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New Bill Takes Aim at State Department’s ‘Bunker Mentality’

Benghazi cloistered U.S. diplomats. Lawmakers want to change that.

By , a diplomacy and national security reporter at Foreign Policy.
U.S. soldiers stand outside the U.S. Embassy in Baghdad.
U.S. soldiers stand guard as Iraqi protesters storm grounds near the U.S. Embassy in Baghdad on Dec. 31, 2019. Murtadha Sudani/Anadolu Agency via Getty Images

A Democratic lawmaker is introducing legislation to begin rolling back what he calls a “bunker mentality” at the State Department that hampers American diplomats’ ability to conduct work in foreign conflict zones and politically unstable countries. 

Sen. Chris Murphy, a Democrat on the Senate Foreign Relations Committee, is expected to introduce a bill this week aimed at pushing the State Department to put more diplomatic boots on the ground in hot spots around the world. Rep. Sara Jacobs, a Democrat on the House Foreign Affairs Committee, is expected to introduce a companion bill in the House.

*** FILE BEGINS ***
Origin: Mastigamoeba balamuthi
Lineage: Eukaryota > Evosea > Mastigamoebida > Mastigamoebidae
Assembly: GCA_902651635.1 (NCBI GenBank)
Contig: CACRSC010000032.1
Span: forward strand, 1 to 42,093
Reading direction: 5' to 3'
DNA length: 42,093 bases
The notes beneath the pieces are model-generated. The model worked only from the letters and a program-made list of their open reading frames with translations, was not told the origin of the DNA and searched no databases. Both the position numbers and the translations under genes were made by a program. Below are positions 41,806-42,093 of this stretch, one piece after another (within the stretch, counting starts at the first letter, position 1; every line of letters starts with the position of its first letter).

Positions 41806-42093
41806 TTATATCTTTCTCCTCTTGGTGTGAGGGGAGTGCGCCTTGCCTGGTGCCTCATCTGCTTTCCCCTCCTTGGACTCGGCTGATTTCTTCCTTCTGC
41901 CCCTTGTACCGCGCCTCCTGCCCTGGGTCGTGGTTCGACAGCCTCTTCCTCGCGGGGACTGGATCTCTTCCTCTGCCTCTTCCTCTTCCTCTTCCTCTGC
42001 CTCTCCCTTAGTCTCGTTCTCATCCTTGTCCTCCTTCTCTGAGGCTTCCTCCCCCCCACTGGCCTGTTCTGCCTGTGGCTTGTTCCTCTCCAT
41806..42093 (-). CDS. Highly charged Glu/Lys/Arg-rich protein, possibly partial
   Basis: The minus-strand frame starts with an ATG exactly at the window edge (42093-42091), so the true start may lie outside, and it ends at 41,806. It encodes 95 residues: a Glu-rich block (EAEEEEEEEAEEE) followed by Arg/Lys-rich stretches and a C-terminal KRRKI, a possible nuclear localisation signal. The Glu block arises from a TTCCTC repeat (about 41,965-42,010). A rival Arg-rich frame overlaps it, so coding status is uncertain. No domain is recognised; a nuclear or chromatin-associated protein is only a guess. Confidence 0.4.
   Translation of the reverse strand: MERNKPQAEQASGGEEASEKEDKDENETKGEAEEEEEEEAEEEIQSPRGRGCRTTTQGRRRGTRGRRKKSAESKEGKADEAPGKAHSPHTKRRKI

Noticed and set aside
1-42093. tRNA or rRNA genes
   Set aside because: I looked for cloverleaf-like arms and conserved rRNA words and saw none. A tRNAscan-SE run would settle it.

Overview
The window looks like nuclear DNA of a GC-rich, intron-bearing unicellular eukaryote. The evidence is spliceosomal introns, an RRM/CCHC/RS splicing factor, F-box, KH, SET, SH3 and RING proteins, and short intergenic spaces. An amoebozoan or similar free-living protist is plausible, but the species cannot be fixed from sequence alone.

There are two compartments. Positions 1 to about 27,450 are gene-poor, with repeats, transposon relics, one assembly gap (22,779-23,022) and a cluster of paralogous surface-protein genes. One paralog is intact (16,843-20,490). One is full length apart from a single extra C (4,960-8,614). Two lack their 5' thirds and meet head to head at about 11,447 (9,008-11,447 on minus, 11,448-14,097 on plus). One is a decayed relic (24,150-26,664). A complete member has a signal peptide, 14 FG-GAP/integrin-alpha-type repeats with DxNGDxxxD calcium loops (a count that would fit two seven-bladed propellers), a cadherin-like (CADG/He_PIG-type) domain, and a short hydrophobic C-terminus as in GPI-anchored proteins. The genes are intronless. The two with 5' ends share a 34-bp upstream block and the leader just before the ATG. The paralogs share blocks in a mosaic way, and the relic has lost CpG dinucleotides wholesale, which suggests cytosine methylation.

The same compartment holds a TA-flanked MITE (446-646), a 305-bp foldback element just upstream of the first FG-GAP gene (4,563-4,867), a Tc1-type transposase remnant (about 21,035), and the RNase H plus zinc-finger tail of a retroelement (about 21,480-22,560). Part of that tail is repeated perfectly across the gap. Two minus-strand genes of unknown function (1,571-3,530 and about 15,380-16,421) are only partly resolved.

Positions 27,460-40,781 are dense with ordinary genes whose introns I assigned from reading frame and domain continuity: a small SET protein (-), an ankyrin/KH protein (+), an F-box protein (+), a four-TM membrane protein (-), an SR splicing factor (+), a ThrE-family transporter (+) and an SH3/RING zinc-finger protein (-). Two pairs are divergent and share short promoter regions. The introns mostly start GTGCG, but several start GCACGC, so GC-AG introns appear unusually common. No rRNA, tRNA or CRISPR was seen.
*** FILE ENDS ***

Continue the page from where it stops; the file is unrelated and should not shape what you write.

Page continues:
The legislation takes aim at the ever-stricter security measures that U.S. diplomats face in politically unstable countries abroad, including bunker-like embassy compounds and limits on diplomats’ ability to get out of the bubble, which accelerated after the 9/11 terrorist attacks and the deadly 2012 attack in Benghazi that killed a U.S. ambassador and three other Americans.

A Democratic lawmaker is introducing legislation to begin rolling back what he calls a “bunker mentality” at the State Department that hampers American diplomats’ ability to conduct work in foreign conflict zones and politically unstable countries. 

Sen. Chris Murphy, a Democrat on the Senate Foreign Relations Committee, is expected to introduce a bill this week aimed at pushing the State Department to put more diplomatic boots on the ground in hot spots around the world. Rep. Sara Jacobs, a Democrat on the House Foreign Affairs Committee, is expected to introduce a companion bill in the House.